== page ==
But that's, that's that whole emotional train ride… you get on that train and logic kind of evades you.
Griff: Mmhmm, I remember all that very, very well. Which again, is, is further proof of that component that not everything is going to be solved at once.
How you get there is through understanding. Trying your best to understand and not necessarily trying to solve the problem all at one time. Listening, just listening.
Are you reacting or responding?
There's, um, the last bullet point that I have written, written down is, uh, not to react, but to respond.
You know, when we say reaction, that you know, in your mind that conjures up will emotional reaction, um, like being startled, reacting to a loud noise or something like that.
A response is a thoughtful, attentive, and careful action based on a stimulus.
Tammey: The other thing that you did that was amazing, and I had never had anyone in my life do this for me. And this is that, you know, you, you can argue communication styles, masculine, feminine, we all have both energies, so whatever… but one of the things that you did for me, which was so critically important… is you would ask, “Do you want me to listen or would you like my input?”
Tammey: And you were so polite and respectful in how you did that. And that allowed me the freedom to let you know what I needed and if I really, truly just needed to emote.
Tammey: Then I had a safe space to do it. You didn't take it personal. You knew I just needed to, to get rid of the swell of emotions that were overriding my logical self at that point in time.
If you don’t know how to help. . .ASK!
Griff: And for any, uh, any guys listening to this that is, um, it's very difficult to do. And you know, this just as well as anybody else is, you know, we are programmed as the caregivers typically. I mean that in that husband wife context, you know, we, we fix stuff that's biologically and physically that that's our role.
Approaching every conversation or every problem with the assumption that something has to be fixed… effectively what you are telling your spouse is that he or she is not capable of doing that by themself.
So rather than taking on responsibility that first off is likely not yours. Simply ask, “Would you like me to just listen to you, or do you want my opinion on the matter?”
That is where most of the successful communication and most of, most of those successful conversations, and resolutions to conflict, where those have began. Is that simple sentence directed at, well, in my case you, but at your spouse, your significant other, is exactly that.
Tammey: And it also gave me the freedom and power to start conversations that way.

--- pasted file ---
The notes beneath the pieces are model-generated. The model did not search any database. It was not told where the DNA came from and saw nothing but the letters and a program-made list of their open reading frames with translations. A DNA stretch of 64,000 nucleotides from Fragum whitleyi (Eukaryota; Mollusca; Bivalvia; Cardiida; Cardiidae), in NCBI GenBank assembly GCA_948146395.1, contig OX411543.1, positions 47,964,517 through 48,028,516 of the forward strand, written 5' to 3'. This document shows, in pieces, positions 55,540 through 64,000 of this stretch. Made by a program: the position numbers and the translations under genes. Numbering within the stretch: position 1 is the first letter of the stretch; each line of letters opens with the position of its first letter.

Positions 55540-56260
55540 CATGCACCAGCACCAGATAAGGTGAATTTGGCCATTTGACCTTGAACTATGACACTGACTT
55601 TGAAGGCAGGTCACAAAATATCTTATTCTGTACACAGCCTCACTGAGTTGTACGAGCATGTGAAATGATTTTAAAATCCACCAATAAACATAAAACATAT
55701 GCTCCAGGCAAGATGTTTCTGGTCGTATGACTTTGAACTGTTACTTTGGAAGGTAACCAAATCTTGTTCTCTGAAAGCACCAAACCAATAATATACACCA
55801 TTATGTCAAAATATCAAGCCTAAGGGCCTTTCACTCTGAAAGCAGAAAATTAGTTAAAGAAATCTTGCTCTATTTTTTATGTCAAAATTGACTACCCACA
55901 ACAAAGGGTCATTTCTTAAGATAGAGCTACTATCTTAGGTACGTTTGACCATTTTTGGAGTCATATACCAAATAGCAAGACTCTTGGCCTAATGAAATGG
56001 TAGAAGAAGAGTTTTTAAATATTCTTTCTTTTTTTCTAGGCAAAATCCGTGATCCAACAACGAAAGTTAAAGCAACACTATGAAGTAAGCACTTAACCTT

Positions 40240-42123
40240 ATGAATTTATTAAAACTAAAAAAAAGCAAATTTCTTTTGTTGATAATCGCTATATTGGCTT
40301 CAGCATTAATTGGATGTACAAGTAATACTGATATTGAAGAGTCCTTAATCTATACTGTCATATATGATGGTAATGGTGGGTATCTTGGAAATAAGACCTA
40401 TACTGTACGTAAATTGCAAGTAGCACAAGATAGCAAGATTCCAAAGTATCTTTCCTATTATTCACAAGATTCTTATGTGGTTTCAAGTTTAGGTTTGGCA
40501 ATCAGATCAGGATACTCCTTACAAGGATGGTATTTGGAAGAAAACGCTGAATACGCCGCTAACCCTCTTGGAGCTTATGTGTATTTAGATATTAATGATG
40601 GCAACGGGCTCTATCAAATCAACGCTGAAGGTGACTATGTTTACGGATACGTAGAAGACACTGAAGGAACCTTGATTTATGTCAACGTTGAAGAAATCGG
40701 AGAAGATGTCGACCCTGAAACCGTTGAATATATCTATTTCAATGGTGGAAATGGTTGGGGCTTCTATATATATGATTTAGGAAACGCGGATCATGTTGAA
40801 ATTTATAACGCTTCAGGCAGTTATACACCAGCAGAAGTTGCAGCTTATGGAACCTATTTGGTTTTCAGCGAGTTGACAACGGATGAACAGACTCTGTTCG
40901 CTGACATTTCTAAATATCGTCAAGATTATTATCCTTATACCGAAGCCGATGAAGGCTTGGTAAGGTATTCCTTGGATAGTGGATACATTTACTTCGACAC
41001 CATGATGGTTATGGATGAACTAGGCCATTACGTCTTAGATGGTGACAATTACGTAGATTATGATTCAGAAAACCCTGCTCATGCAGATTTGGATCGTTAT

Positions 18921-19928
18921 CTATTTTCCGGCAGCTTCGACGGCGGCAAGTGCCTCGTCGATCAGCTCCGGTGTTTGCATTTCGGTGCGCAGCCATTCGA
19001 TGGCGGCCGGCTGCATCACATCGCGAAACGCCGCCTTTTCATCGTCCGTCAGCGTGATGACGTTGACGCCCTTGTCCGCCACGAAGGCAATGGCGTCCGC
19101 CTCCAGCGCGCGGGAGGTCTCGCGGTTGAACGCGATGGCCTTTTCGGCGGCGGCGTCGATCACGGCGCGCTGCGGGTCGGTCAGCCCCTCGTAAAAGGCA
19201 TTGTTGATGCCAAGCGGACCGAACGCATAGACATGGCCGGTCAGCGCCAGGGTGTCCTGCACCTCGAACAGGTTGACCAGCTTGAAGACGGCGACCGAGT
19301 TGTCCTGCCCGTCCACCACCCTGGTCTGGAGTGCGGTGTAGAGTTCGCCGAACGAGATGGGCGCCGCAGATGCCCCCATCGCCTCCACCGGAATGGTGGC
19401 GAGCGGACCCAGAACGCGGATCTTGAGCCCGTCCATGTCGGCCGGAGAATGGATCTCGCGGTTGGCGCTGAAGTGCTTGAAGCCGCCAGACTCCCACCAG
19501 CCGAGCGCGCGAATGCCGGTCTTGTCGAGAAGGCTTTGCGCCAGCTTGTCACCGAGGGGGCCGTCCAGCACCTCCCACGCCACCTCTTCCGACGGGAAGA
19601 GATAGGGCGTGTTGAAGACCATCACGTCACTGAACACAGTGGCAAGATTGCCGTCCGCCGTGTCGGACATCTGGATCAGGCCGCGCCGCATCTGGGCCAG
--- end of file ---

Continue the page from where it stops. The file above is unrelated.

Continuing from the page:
Meaning, that now I knew how to ask, right? Like we had created this safe space. So I was able to say, “Honey, I need to talk about something and I really just need to talk. I don't need it solved.” You know?
And that created, I think, just such a wonderful… thank you for that because that created such a wonderful space for me as I went through my healing.
Griff: Yeah. You're welcome. And you know, the same, same thing applies directly to you. Is by just asking that simple question or beginning a conversation or a problem with that. I mean that, that tells us what our responsibility is. You know, in my case, and I would assume most other cases, is if we know all we have to do is listen? Hey, it's a load off of us, a load off the other person. And also, I would say, sharpens us.
It certainly does sharpen me. Where if my only responsibility is, listen, I don't have to think about the four or five ways to potentially solve a problem. That means that if, if you do ask what I think about this or ask my input is I, I'm a lot better prepared to answer something like that.
Tammey: Definitely, and there are many different ways. I mean, we obviously are not tackling all the different ways that you can manage stress. So we'll probably, I don't know, this could even be a whole series, but you know, really talking about unit communication, team communication, being on the same page, allowing space, understanding each other's pasts and dysfunctions because we…
Griff: Sure. Yeah. Absolutely right.
Tammey: None of us is without it. If you are… a let us know in the comments because we'd like to meet you, but you know, we all have some element of it.
And then you have your entire history of, of patterns that, and habits that you bring into a relationship. And of course ours was compounded because you were that crazy guy that stepped in post-divorce from the other husband, right?
And you were like, yeah, I can, this is my… this is my thing. I got this! You crazy thing. And so we had all of that compounded with this, this feeling. So all of our fight or flight. Just from what would be a normal fight or flight argument or disagreement compounded with the fight or flight from life and death and everything that's going on.
Griff: Yeah, that’s right. That’s right.
Tammey: So… I don't feel like I articulated that part very well.